Lifelong Dem Votes GOP – 4:30 p.m: Walter Dickinson, 85, of San Diego County said his uncles are “rolling over in their graves” over his decision to vote Republican for the first time in his life. La Mesa Patch has the full story.
Lawn Signs Vanish – 3:07 p.m: In La Canada Flintridge, some local residents have reported that their Romney lawn signs have disappeared. This follows the reported disappearance of some residents’ Obama signs in the town last month. More on La Canada Flintridge Patch.
Turnout at 2:00 – 2:37 p.m: As of 2 p.m 37.34 percent of registered voters have shown up to vote in L.A. County, according to the county registrar’s office.
Two “Thugs” Turn Up to Polling Place – 1:35 p.m: Two men that local voting officials described as “thugs” are being investigated by police in Redwood City after they tried to tell voters coming into a poll location that they required ID to vote.
Redwood City Patch reports that the two men carried a binder which they claimed had names and addresses of eligible voters and were wearing all black with dark sunglasses and standing in front of the polling place with their arms crossed. They left after poll volunteers called the police.
Pollsters Say Turnout Will be Low – 1 p.m: The California polling group Field Poll is estimating that there will be one million fewer ballots cast today than on Election Day 2008.
The pollsters are projecting that 12.75 million Californians will show up to vote down from 13.74 million in 2008, a turnout of 69.9 percent of registered voters.
The group also suggests that for the first time ever in California there will be more ballots cast by mail – they note that California voting officials report distribution of 9.1 million vote-by-mail ballots and project that 6.5 million voters will mail it in.
For more on their estimates, check out their website.
Voting Machines Arrive – 11:34 a.m: Voting machines have now arrived at a polling station that was without them this morning in Westwood in L.A. County.
Some voters were frustrated by the delay at the polling place.
“I think it’s ridiculous,” said Brad Ridgley, who decided to come back later in the afternoon to cast his ballot.
More at Westwood-Century City Patch.
Class Near Romney Home Says Obama to Win – 11:27 a.m: An Advanced Placement Government class at a La Jolla private school about 7 miles from Mitt Romney’s beach home has issued an electoral prediction not so friendly to the semi-local Republican contender: the class is calling the election for Obama with 277 electioral votes to Romney’s 261. More on La Jolla Patch.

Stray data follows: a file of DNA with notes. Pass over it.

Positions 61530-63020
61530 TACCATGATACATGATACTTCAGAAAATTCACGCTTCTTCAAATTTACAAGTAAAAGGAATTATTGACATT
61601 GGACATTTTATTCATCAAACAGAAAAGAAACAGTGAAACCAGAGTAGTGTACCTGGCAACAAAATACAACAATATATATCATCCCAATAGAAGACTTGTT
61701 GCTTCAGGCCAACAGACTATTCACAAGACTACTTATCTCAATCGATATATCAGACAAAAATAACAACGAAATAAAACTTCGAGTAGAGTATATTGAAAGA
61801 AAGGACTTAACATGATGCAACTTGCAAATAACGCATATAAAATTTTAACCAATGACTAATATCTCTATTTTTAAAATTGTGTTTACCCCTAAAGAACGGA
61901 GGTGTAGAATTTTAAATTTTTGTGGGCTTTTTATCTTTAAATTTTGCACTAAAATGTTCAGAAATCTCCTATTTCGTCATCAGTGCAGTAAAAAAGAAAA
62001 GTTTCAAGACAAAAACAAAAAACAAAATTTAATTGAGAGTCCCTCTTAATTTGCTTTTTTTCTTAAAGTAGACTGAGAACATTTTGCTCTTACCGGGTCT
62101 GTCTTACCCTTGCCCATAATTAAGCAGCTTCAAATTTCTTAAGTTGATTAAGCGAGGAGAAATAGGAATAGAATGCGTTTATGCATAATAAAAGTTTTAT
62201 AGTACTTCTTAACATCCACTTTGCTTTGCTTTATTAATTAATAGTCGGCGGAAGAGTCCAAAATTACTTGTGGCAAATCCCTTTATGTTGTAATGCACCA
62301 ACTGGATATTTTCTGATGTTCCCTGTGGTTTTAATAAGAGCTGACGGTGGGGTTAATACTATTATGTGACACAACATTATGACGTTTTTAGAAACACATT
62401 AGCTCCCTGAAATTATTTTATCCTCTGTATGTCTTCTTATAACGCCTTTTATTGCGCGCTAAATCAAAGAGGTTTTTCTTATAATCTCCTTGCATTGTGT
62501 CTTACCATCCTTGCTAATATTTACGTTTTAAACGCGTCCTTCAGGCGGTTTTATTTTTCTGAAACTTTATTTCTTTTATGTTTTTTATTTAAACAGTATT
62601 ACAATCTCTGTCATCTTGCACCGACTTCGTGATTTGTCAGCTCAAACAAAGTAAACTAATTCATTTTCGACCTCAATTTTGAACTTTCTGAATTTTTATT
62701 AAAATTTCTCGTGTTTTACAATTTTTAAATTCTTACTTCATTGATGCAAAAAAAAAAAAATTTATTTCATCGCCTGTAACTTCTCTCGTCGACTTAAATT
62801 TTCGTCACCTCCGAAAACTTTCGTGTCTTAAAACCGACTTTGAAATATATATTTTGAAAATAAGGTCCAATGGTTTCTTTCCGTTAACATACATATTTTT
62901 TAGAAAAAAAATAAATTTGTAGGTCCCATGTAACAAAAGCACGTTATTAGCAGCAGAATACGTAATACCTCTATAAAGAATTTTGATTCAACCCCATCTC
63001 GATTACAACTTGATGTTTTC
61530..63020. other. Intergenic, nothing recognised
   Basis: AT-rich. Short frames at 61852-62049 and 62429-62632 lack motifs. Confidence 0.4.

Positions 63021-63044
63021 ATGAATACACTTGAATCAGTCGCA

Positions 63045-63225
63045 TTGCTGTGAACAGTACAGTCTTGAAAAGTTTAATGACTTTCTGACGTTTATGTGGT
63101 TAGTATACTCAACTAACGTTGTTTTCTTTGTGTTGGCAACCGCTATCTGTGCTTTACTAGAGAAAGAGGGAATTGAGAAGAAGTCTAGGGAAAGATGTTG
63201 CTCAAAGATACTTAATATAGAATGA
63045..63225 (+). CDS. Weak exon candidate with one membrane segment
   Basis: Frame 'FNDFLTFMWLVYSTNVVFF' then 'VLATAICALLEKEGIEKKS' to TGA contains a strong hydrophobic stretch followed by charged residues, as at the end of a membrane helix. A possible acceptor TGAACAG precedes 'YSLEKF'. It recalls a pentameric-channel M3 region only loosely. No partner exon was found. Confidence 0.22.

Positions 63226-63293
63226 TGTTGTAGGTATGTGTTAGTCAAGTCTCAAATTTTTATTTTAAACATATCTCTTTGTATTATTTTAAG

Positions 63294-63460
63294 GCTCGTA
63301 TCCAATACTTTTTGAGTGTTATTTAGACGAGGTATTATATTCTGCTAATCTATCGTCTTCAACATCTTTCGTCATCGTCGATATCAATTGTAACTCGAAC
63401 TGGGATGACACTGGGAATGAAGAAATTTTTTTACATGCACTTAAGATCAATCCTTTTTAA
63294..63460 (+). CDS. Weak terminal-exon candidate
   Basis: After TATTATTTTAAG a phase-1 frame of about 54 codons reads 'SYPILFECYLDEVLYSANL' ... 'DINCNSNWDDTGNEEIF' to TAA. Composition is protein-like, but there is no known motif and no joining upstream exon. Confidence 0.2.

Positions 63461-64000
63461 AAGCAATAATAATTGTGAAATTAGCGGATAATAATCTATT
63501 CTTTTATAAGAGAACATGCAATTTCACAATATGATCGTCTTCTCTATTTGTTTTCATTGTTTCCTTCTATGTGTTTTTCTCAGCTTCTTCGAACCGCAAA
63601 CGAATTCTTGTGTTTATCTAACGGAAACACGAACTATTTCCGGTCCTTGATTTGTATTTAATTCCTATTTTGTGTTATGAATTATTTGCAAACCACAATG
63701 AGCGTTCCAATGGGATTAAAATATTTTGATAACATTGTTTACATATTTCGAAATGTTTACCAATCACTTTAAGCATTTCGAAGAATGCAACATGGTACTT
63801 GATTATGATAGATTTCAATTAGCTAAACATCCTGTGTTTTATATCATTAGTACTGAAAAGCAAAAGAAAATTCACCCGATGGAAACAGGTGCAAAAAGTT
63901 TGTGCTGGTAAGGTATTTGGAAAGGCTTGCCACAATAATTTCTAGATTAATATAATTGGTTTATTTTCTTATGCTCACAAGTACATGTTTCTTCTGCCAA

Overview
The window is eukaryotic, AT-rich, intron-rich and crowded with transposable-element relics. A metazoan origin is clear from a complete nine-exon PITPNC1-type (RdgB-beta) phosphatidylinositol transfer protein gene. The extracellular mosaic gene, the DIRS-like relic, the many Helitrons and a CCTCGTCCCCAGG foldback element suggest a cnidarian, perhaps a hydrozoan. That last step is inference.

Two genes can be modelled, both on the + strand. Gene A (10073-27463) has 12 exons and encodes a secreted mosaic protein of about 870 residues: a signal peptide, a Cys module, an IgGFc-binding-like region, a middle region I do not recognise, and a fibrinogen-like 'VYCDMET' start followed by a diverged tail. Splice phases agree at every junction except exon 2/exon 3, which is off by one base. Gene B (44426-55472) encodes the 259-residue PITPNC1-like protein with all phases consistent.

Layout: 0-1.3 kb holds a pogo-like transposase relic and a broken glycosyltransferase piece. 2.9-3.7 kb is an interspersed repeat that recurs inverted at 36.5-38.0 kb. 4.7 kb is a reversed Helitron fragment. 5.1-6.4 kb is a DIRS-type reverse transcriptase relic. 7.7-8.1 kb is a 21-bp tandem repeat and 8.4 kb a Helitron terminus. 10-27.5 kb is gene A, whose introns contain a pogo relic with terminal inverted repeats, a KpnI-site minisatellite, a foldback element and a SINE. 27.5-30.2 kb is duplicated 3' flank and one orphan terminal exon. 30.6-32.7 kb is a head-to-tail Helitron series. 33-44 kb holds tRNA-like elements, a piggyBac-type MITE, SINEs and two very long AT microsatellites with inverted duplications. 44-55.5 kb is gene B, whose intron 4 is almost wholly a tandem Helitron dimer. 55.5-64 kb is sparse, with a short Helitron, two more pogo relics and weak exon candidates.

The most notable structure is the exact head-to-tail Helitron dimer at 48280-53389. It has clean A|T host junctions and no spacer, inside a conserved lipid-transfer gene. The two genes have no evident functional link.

Voting Machine Missing – 11 a.m: In Los Angeles County one polling station does not have the expected voting machines up and running, so voters are being asked to cast manual ballots or a provisional ballot at a neighboring polling place. More details on that story can be found at Westwood-Century City Patch.
Original: Californians go to the polls Tuesday to cast ballots in a historic election that will set the direction for the country and the state for years to come.
The polls in California are scheduled to open at 7 a.m. and close at 8 p.m. To find your polling place and to view which candidates and measures will be on your ballot, go to smartvoter.org.
California is not a swing state, but as the most populous state in the union, its decisions at the polls are a strong reflection of the electorate’s views of the country’s current leaders.
Four years ago, California voted for Democrat Barack Obama by a 24 percent margin over John McCain and the betting is voters will support Obama again. The state has not sided with a Republican presidential candidate since 1988, when it helped elect George H.W. Bush. Nonetheless, the economy is weighing on the minds of many state voters with California’s jobless rate at 10.2 percent.
Recent national polls indicate the race between Obama and Republican challenger Mitt Romney is just too close to call. Given that, it bears repeating: Every vote counts.
In a Patch flash poll Sunday, more influential Democrats than key Republicans expressed satisfaction with their presidential candidate’s campaign in California.
Ninety-three percent of Democrats said Obama had run a better ground campaign, while 44.5 percent of Republicans said the same about Romney, in the survey of 32 state party activists and leaders.
Republicans have considered California, where voter registration tilts significantly Democratic, largely a lost cause in the presidential race and the state has seen little top-of-the-ticket campaigning.
“One of the most important events during this election cycle has been online voter registration, which has pushed California registration above 18 million for the first time in the state’s history,” one Democratic survey respondent wrote. “And the greatest share of the new and re-registered voters are Democrats and younger voters. This … will also further cement the GOP’s significant decline in California.”
Republican activists, however, said they expected the enthusiasm for Obama to diminish compared with 2008, even in California.
“Down-ballot congressional races such as Brian Billbray in San Diego, Tony Strickland in Ventura and David Valadao in the Central Valley may push GOP turnout in swing areas of the state,” one Republican wrote. “However, with the lack of [a] competitive U.S. Senate election, California will still end up in Obama’s camp, though at a lower level of support from 2008.”
Another took a crack at calling the election nationally: “Obama’s negative race has been way too negative for someone that is supposed to be a unifier, and I think the public has figured out that the Emperor has no clothes. … I think it’s Romney by 4-5 points.”